The Lamar Canyon pack provides a great example of connections to the past. This year’s five Lamar pups are the great-great-grandchildren of the first wolves to produce pups in Yellowstone in almost 70 years, famous Rose Creek alpha female 9F, and her ill-fated mate, 10M.
The Lamar Canyon pups are descended through their son, legendary Druid Peak pack alpha 21M (born in that first litter in 1995), and then through 21M’s daughter, venerable Agate alpha 472F, and then through 472F’s daughter, their mother, Lamar alpha “The ’06 Female.” In fact, “The ’06 Female” may have denned this year in the very place where her own mother was probably born 10 years ago!
Despite the death of long-time Agate Creek alpha 472F last December, the Agate pack has been very stable. Her daughter, 715F, is the new alpha. The pack also includes alpha 641M and elderly 586M (both from the Mollies pack), 471F (still looking great at age 8), two gray yearlings (775M and a female), two black yearlings (one male and one female) and five gray pups. Except for one foray into the Lamar Valley and the occasional sighting far away on top of Specimen Ridge, the Agates have continued to make themselves scarce this fall.
The Blacktail pack, on the other hand, seems to pop up everywhere, from their own territory on the Blacktail Plateau and all the way east to Slough Creek. However, they have been a difficult pack to actually watch since they typically appear only briefly and unexpectedly as they pass through their huge territory.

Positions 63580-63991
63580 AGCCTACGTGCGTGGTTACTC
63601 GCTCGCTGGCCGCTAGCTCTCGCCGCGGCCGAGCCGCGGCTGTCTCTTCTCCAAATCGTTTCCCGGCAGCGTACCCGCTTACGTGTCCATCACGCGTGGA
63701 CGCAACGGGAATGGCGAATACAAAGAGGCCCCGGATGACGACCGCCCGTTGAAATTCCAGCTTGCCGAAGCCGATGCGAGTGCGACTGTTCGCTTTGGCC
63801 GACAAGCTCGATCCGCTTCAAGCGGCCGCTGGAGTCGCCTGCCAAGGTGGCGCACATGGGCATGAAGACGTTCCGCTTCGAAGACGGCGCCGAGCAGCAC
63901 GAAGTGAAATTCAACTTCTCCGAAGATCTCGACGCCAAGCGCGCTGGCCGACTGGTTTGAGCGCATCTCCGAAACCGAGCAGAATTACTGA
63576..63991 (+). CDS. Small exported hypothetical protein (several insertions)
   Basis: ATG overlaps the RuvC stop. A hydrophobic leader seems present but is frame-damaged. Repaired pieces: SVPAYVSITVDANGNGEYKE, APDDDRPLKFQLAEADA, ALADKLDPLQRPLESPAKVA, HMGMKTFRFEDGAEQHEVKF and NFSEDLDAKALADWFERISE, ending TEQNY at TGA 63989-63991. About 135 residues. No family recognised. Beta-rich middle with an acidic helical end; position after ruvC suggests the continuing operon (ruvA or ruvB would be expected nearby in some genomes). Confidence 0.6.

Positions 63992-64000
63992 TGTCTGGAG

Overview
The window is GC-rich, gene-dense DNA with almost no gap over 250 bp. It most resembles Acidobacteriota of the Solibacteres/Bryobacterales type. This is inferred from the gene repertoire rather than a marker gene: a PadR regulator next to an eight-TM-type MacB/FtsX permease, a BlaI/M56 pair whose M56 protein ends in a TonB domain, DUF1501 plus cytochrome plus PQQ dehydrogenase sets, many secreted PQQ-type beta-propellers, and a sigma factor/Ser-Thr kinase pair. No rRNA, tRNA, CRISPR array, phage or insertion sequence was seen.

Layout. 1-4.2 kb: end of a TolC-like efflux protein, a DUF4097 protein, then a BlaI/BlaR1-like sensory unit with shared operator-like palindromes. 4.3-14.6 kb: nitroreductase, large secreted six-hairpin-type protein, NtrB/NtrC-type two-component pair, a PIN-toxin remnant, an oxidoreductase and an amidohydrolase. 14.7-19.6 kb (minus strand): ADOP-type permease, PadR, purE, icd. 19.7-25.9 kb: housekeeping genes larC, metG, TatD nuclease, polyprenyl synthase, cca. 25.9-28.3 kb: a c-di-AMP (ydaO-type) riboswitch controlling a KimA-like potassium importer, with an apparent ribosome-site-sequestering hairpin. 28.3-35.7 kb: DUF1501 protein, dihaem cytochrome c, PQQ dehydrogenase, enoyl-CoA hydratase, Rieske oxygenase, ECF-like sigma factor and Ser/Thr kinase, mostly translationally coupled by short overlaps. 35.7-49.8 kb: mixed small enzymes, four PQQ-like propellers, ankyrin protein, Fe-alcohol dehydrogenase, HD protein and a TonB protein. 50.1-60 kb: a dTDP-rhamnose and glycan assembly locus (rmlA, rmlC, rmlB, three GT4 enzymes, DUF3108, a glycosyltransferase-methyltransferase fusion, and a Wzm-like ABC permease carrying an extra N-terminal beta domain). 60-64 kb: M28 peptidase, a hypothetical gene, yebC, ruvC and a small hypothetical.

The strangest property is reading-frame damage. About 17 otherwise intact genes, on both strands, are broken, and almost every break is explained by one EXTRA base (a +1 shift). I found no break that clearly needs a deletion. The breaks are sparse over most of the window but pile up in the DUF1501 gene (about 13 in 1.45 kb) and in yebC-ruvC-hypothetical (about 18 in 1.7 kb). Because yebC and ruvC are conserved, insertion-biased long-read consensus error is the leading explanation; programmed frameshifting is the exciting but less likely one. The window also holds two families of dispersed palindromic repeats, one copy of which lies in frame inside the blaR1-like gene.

The Blacktails currently number 15, including alphas 693F and 778M, 4-year-old males “Medium Gray” and “Big Blaze,” (all three adult males were originally Druids), two 2-year-old females (one black, one gray “Cut Tail”), four yearlings (one black, three gray, including 777M) and five pups (two black, three gray).
The Canyon pack in Hayden Valley continues to provide reliable wolf watching. The pack’s eight members can often be spotted from Grizzly Overlook, six miles south of Canyon junction. The Canyons include the 6-year-old, almost white alpha female, big black alpha male 712M, three yearlings (one black, two gray), and three pups (two black, one gray).
Chances to see the Canyons will diminish when the park roads to Yellowstone’s interior close to car travel in early November. When prey gets scarce in the winter, the Canyons do sometimes visit Mammoth and may occasionally be seen there. The Quadrant Mountain pack (no pups again this year) and the Eight Mile pack, which originally came into the park from Montana, may also appear in the Mammoth area.
The Mollies pack does stick it out in the park’s snow-bound interior in the winter. It takes a big wolf to tackle bison, which is the Mollies’ main prey during the long winter. The late alpha male, 495M, who weighed 143 pounds when he was collared, was probably killed by a bison while hunting.
This pack includes seven pups and perhaps 15 adults. Wolf watchers had quite a thrill recently when 20 Mollies were seen east of Fishing Bridge! That didn’t even include the almost white, old alpha female, 486F.
She will be in the market for a new alpha male when breeding season rolls around in February. Perhaps she should check out the Delta pack’s alpha male, 760M. When he was collared last winter, he weighed 147 pounds, even with an empty stomach!
Autumn’s colorful leaves and chilly temperatures herald changes for all of Yellowstone’s wildlife. From wolf pups going to their first carcass to early snows bringing the elk herds home, all life focuses on getting ready to survive the winter to come and ensuring that life will go on.